Historical Allusion in 1984

Historical Allusions in 1984
• The Parson’s children
spy on their parents
while they sleep.
• They set fire to a lady
who wraps her
sausages in
newspaper with an
image of Big Brother
on it.
• Hitler Youth before
and during World War
Historical Allusions in 1984
The steamer is a rocket bomb
and represents the V-I bomb
which was dropped on London
during World War II.
The bomb created terror
because it was unmanned and
would hum right up to the
moment it dropped.
Also called the ‘doodlebug.’
Historical Allusions in 1984
• Oceania is at war with Eurasia and Eastasia at various times.
Sometimes the change from ally to enemy is sudden.
This reflects how quickly the U.S.S.R. became an enemy of the U.S. and
Britain after World War II ended. The Cold War ensued.
Historical Allusions in 1984
Rationing was common in Britain, other European nations, Canada, and the
U.S. in World War II and for years after.
This is reflected in 1984 when the chocolate ration is reduced (but said to have
increased) and Mr. Parsons runs out of razor blades.
Historical Allusions in 1984
Big Brother is an allusion to Joseph Stalin, Russian dictator.
Historical Allusions in 1984
The Russian purges after the Russian revolution and before World War II are
reflected in the disappearances of characters such as Comrade Withers and the
majority of old people in the society.
An imagined place or state in
which everything is unpleasant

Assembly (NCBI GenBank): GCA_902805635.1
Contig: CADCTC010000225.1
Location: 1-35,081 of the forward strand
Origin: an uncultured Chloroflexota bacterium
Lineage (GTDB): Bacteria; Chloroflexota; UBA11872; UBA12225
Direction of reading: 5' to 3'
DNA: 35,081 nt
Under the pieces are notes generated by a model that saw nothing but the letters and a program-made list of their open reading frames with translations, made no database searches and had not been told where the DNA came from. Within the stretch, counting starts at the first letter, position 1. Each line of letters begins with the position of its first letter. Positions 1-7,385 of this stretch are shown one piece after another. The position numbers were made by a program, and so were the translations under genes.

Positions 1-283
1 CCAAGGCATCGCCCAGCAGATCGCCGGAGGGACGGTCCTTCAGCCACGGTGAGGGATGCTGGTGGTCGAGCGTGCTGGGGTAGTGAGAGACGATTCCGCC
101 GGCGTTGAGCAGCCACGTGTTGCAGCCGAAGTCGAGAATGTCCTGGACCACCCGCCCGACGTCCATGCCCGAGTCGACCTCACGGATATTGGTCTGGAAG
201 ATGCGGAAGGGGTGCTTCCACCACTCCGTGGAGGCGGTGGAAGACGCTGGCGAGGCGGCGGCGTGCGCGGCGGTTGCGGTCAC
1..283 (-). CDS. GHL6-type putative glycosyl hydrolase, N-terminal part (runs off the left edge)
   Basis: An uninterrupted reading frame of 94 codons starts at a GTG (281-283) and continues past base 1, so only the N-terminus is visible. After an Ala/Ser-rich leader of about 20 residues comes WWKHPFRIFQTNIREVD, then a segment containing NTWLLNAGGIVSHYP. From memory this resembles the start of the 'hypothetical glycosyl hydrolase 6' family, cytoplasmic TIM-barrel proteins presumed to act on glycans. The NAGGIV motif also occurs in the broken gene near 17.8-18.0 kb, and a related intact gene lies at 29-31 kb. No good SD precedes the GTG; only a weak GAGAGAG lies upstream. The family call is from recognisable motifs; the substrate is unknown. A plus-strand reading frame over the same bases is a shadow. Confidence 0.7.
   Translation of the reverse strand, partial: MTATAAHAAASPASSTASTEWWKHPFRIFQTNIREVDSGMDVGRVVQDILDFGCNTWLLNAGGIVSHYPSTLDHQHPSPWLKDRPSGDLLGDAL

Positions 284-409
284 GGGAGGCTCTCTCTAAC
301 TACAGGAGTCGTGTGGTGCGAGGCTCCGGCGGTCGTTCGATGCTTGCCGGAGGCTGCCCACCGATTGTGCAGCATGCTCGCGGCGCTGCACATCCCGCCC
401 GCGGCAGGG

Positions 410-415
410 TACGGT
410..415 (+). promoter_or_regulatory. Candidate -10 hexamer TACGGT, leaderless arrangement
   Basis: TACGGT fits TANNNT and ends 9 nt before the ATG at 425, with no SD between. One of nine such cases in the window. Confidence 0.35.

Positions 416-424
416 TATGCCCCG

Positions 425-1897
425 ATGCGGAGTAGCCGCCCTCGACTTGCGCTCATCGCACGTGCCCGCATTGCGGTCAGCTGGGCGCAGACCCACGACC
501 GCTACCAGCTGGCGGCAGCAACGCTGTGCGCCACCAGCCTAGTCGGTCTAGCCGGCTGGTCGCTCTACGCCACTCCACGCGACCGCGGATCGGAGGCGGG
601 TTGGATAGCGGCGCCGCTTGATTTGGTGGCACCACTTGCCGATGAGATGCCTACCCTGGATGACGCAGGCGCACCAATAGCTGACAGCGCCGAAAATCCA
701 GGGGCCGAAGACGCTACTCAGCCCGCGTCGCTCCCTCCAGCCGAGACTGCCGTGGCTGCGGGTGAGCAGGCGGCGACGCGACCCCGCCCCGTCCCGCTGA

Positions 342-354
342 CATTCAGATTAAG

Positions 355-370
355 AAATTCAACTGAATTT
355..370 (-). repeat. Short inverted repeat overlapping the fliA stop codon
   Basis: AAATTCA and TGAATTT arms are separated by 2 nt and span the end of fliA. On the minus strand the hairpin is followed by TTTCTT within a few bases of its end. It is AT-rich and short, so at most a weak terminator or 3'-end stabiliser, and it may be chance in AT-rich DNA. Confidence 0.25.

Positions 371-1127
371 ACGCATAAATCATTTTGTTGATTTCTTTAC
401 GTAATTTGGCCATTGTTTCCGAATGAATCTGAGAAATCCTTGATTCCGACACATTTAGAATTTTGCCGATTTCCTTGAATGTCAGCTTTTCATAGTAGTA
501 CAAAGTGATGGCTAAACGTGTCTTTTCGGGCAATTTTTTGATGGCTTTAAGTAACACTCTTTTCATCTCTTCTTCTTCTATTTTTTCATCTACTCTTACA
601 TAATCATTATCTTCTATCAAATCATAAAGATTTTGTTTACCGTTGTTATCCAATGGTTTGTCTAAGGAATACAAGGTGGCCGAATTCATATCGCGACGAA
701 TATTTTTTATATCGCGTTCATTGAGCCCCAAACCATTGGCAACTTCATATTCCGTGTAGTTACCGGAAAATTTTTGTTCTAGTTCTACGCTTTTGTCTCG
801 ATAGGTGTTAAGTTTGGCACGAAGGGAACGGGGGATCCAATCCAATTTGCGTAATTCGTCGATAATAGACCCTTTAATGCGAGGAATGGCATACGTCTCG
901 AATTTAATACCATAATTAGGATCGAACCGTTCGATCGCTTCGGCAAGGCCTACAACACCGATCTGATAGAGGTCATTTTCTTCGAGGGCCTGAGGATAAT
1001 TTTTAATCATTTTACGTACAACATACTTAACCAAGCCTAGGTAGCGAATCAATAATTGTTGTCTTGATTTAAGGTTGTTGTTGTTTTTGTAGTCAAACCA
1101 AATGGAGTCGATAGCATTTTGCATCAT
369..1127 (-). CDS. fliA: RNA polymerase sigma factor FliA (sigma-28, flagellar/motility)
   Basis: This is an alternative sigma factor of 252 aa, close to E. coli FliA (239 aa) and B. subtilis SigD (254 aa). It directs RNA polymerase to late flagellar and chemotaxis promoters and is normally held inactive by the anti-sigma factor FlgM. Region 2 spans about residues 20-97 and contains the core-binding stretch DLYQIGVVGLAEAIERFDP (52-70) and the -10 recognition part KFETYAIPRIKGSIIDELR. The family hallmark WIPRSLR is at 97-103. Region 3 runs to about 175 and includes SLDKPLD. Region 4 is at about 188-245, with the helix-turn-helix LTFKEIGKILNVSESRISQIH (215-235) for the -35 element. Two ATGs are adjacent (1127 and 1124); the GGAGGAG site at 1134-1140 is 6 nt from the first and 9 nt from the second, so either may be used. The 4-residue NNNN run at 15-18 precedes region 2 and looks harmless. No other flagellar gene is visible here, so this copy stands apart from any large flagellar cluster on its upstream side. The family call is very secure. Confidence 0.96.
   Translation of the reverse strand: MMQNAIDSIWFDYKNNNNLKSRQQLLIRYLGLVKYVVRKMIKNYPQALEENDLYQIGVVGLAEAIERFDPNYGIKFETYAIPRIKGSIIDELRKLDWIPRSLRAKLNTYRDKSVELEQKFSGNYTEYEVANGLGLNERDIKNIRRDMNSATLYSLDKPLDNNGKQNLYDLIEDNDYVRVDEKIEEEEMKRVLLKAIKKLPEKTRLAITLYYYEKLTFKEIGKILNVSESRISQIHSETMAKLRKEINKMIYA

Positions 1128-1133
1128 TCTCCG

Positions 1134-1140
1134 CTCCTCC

or bad, typically a totalitarian or
environmentally degraded one.
Elements of dystopian literature
• Act I is largely exposition,
establishing the
parameters of the society
and introducing the
• Usually some precipitous
event occurs toward the
end of Act I that
introduces the conflict
and begins the rising
• Act II contains most of the rising action as it follows the
attempts of the main character to either escape or change
the society.
• The climax—the point at which the character’s attempts to
fulfill his/her desire and the society’s attempts to thwart
him/her reach the point at which one side or the other must
win—usually occurs either at the end of Act II or the
beginning of Act III
• Act III contains the falling
action, the aftermath of the
action in Act II.
• The theme is derived from the
resolution of the plot: if the
attempt to escape is
successful, or the dystopian
society is changed, the novel
has a positive theme.
• If, however, the attempts at
escape or change fail, the
novel has a negative theme.
Characters in dystopian fiction
• Common characters in the dystopian
novel include:
• Representative of the powerful, those
in control.
• Representative of the “typical” citizen,
perfectly happy with the society or
blissfully unaware of the society’s
• At least one character disenfranchised
by the society, who desires either to
escape or to change.
Point of view
• The narrative point of view is almost always from the
inside… either a member of the society itself or someone
who enters it.
Themes of dystopian novels
• The individual is worth nothing more than a part of the
government machine
• Power resides with a dictator or large government
• Control is through communication, education, mass media
and popular culture. Military control plays a lesser role.
• The controlling party often encourages drug and alcohol
use, sexual promiscuity, rampant consumerism
Scapegoats are found to deflect blame for the suffering of
the people.
Who is the
scapegoat in
How does the
use him to
Two Minutes of Hate
Click photo
to see clip
from the
• The End